This economic slavery is important for the growth of the French economy. Whenever this traffic is likely to fail, France was desperate to regain. If an officer of the CFA does not meet the requirements of France, Paris is blocking its foreign exchange reserves and more, France is closing banks in the country ruled by “rebel”. That’s been the case of the Ivory Coast with Gbagbo.
CFA when the Germans get involved. A German business newspaper “Deutsche Wirtschafts Nachrichten” denunciates France of plundering every year 440 billion euros to African through the CFA.
“The French government collects from its former colonies each year 440 billion euros of taxes. France relies on revenue from Africa, not to sink into economic insignificance, warns former President Jacques Chirac.
In the 1950s and 60s, France has decided the French African colonies to become independent. Although the government of Paris has accepted formal declarations of independence, she called on African countries to sign a so-called “pact for the continuation of settlements.” They agreed to introduce the French colonial currency FCFA (“Franc for French colonies in Africa”), keep the French schools and military system, and establish French as the official language.
The CFA Franc is the name of the common currency of 14 African countries members of the Franc zone. This currency that hinders the emergence of these countries was created in 1945, when France ratified the Bretton Woods agreements and completed the implementation of its first tax parity to the International Monetary Fund (IMF. It was called at the time “Franc French colonies of Africa.”
Under this law, 14 African countries are still forced to store around 85 percent of their foreign currency reserves in the Bank of France in Paris. They are under the direct control of the French Treasury. The countries do not have access to this part of their reserves. 15 percent of the reserves not sufficient for their needs, they must borrow additional funds from the French Treasury at market price. Since 1961, Paris controls all foreign reserves in Benin, Burkina Faso, Guinea-Bissau, Ivory Coast, Mali, Niger, Senegal, Togo, Cameroon, Central African Republic, Chad, Congo, Equatorial Guinea and Gabon.
In addition, these countries must annually transfer their “colonial debt” for the infrastructure built in France in Paris as Silicon Africa 3 reported in detail. France takes around 440 billion euros per year. The government in Paris also has a right of first refusal on all newly discovered natural resources in African countries. Finally, French companies should have priority in the allocation of contracts in the former colonies. Consequently, there is more active in the areas of procurement, finance, transport, energy and agriculture in the hands of French companies.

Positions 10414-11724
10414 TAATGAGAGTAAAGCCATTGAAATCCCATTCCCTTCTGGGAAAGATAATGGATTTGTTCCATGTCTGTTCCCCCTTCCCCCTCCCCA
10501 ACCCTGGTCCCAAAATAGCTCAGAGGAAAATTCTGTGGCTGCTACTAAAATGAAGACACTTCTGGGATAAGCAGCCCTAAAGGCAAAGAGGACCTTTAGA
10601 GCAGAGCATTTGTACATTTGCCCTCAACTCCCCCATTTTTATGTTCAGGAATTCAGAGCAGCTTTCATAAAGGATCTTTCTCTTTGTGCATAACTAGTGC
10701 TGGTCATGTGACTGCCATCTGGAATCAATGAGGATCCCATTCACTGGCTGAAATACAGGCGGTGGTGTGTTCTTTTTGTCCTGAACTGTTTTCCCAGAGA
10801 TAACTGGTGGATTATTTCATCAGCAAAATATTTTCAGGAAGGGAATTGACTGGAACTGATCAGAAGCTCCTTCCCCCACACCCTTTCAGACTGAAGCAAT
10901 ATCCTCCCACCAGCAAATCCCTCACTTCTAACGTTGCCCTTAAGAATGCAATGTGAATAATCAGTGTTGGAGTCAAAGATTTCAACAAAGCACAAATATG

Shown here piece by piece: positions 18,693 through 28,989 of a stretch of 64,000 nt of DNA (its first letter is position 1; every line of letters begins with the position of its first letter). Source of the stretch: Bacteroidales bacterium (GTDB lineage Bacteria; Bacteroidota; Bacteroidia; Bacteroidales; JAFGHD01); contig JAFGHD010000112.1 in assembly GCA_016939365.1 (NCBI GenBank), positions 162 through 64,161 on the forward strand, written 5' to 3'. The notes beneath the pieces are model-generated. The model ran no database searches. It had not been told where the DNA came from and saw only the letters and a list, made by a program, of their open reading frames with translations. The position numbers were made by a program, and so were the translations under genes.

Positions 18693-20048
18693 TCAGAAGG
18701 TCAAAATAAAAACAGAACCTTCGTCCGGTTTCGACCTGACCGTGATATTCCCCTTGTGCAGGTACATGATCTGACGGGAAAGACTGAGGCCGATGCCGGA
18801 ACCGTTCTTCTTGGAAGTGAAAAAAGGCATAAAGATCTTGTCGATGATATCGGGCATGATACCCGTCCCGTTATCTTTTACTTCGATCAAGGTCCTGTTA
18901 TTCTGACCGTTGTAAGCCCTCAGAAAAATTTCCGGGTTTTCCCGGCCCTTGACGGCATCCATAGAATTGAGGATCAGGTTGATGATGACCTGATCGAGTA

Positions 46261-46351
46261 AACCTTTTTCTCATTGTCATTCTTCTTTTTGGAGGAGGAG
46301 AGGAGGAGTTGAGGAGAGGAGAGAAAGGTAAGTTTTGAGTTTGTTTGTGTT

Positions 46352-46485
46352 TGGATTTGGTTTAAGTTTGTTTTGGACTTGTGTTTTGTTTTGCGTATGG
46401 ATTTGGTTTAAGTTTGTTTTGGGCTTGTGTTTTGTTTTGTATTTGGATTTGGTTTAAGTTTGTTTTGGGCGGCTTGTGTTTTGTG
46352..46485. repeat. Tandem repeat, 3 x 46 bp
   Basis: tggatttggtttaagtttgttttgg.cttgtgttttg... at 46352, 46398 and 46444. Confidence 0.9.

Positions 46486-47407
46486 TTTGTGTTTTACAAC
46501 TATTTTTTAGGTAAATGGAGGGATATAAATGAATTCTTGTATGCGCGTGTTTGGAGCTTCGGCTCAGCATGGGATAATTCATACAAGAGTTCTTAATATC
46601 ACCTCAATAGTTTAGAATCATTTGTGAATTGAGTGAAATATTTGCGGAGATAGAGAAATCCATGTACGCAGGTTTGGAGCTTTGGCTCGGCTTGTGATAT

The ruling elite in each African country must meet these mandatory receivables with no other choice. African leaders who refuse are threatened with assassination or overthrow of their government. Over the past 50 years, we have had 67 coups in 26 African countries. 16 of these 26 countries were former colonies of France.
An example is the first president of Togo in West Africa, Sylvanus Olympio, ousted in a coup. He had refused to sign the “Pact for the continuation of settlements.” But France insisted that Togo pays compensation for infrastructure that had been built by the French during the colonial period. The sum is equivalent to one year about 40 percent of households in Togo in 1963, forcing the independent country just to quickly achieve its economic limits.
In addition, the new president of Togo has decided to remove and print its own currency, the French colonial currency FCFA. Three days after this decision, the new government was overthrown by a group of former foreign legionnaires and killed the President. The head of the Legionaries, Gnassingbe Eyadema, received 550 euros from the French Embassy for the attack, according to the British Telegraph. Four years later Eyadema was promoted with the support of Paris, the new president of Togo. He established a tyrannical dictatorship in this West African country and remained in power until his death in 2005.
In the following years, the government of Paris has kept the link with former legionaries to reverse unpopular governments in its former colonies. This was the case of the first President of the Central African Republic, David Dacko ousted by former members of the Foreign Legion in 1966.
The same thing happened to the President of Burkina Faso, Mauritius Yaméogo, and with the president of Benin, Mathieu Kerekou, author of a coup. This was also the case of the first president of the Republic of Mali Modiba Keita, who was also the victim of a coup by former legionnaires in 1968.
The reason, some years earlier, he had simply decided to separate the French colonial currency.”
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Source: Deutsche Wirtschafts Nachrichten Newsletter